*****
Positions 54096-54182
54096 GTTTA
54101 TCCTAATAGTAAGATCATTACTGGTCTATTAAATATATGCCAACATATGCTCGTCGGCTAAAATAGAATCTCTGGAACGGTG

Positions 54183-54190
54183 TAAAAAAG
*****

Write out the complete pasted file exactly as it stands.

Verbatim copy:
Positions 54096-54182
54096 GTTTA
54101 TCCTAATAGTAAGATCATTACTGGTCTATTAAATATATGCCAACATATGCTCGTCGGCTAAAATAGAATCTCTGGAACGGTG

Positions 54183-54190
54183 TAAAAAAG